Roadside Crosses – Jefferey Deaver

I’m not normally one to read crime novels, but as I’d been bought a ticket to see Mr Deaver speaking I thought I’d better read one of them. And this one was to hand;

Jumping in in the middle of a series always feels a bit strange, especially as so much is made of 2 previous cases/books in this one. One of the cases turns into a major plot point and get’s nicely explained and resolved. The other keeps being referenced throughout the book (and appears to be carrying on into the next), in fact to such an extent that I thought it was going to have a major impact on the cases in this book.

The writing is nice and relaxed so it’s a pleasure to sit down to just read for an hour or two.

The plot keeps going along at a good pace with plenty of twists and turns (isn’t it a shame that you can always tell how much of the books left so you know that something’s lurking just round the page, maybe something electronic ‘readers’ will solve?).

The characters are all nicely fleshed out in the book even though we’re part way through the series, so there wasn’t too much to leave the reader in the dark.  There was also some nice developments showing that the author still wants to move along with them.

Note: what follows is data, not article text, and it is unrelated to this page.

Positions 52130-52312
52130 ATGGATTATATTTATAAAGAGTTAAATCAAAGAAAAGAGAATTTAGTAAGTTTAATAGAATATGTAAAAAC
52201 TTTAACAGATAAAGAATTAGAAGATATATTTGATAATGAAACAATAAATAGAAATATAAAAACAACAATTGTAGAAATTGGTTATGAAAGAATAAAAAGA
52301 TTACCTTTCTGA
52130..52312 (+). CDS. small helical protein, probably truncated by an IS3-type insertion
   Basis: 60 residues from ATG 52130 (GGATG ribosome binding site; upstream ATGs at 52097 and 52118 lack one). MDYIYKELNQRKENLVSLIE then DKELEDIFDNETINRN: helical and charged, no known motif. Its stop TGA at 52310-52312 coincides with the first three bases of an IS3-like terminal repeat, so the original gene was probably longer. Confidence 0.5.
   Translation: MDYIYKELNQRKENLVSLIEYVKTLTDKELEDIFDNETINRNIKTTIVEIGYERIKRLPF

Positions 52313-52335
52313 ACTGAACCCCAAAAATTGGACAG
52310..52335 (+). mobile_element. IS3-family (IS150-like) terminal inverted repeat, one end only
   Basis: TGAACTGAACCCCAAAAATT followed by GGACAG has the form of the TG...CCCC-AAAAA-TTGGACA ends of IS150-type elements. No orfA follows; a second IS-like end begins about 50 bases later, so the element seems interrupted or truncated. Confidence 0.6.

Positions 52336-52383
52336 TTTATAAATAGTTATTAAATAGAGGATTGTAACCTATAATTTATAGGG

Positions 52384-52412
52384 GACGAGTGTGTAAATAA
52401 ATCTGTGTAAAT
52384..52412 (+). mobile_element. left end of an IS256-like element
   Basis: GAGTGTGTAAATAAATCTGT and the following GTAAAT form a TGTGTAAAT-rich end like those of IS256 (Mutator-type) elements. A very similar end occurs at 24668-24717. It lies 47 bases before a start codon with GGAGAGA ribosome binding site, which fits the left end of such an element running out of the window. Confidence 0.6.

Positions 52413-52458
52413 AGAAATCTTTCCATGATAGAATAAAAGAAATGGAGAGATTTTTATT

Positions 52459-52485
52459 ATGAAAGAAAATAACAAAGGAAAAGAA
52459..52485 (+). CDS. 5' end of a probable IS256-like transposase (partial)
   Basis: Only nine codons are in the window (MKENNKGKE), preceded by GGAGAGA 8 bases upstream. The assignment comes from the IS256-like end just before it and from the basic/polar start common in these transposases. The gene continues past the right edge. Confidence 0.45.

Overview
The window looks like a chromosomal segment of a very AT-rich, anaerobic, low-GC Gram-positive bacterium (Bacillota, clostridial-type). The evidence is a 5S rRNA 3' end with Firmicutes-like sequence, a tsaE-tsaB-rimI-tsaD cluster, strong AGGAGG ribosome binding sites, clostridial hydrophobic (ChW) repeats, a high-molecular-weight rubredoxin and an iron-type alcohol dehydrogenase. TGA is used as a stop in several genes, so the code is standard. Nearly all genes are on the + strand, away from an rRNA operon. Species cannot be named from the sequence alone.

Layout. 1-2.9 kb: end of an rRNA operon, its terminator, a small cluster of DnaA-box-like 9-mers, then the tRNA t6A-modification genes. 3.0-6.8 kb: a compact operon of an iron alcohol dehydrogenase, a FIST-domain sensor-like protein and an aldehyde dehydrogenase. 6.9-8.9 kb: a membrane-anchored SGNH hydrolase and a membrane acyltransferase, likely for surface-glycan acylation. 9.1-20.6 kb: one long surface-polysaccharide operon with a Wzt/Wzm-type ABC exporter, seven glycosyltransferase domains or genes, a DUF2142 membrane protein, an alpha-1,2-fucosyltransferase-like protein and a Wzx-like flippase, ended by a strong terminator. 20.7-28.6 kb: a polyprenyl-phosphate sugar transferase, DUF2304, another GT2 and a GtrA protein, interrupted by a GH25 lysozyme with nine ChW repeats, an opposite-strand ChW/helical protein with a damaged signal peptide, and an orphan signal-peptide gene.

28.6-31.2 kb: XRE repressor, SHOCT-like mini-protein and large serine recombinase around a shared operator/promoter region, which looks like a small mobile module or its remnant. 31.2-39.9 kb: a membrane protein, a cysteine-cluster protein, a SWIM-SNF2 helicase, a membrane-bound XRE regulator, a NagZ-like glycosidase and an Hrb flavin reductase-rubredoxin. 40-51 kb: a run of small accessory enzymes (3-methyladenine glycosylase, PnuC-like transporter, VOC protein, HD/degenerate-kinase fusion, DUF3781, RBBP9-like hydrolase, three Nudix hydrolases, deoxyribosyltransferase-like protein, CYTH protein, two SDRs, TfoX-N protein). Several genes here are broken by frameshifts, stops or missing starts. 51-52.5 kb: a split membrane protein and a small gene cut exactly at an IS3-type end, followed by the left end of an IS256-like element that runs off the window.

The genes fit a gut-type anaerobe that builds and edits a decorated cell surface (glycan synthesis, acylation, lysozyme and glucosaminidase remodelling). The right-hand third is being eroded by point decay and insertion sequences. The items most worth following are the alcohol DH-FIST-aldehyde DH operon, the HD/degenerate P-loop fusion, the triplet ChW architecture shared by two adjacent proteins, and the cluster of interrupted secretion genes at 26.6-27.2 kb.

Slight niggles, but this could be down to my interests. At no point does anyone think to maintain a proper chain of evidence with any of the computers they bring in for examination. Instead each one is handed over to a ‘volunteer’ who boots them up and starts looking through them. I’m assuming that the US is the same as the UK and this sort of mucking around on a computer would immediately lead to  the evidence being treated as suspect and potentially thrown out.

When the characters start to talk about ‘online’ life, it would appear (and the ‘thank yous’ at the back support it) that Mr Deaver had some coaching on the computer/online parts rather than actually experiencing it. At times this leads to some very strange language where it feels like the l33t sp3@k is being forced in rather than flowing, and for some reason the phrase ‘Synth World’ just sounded false as well.

Overall a good book though. I’m looking forward to hearing him speak tomorrow, and I’ll probably pick up some of his other books as well in the future

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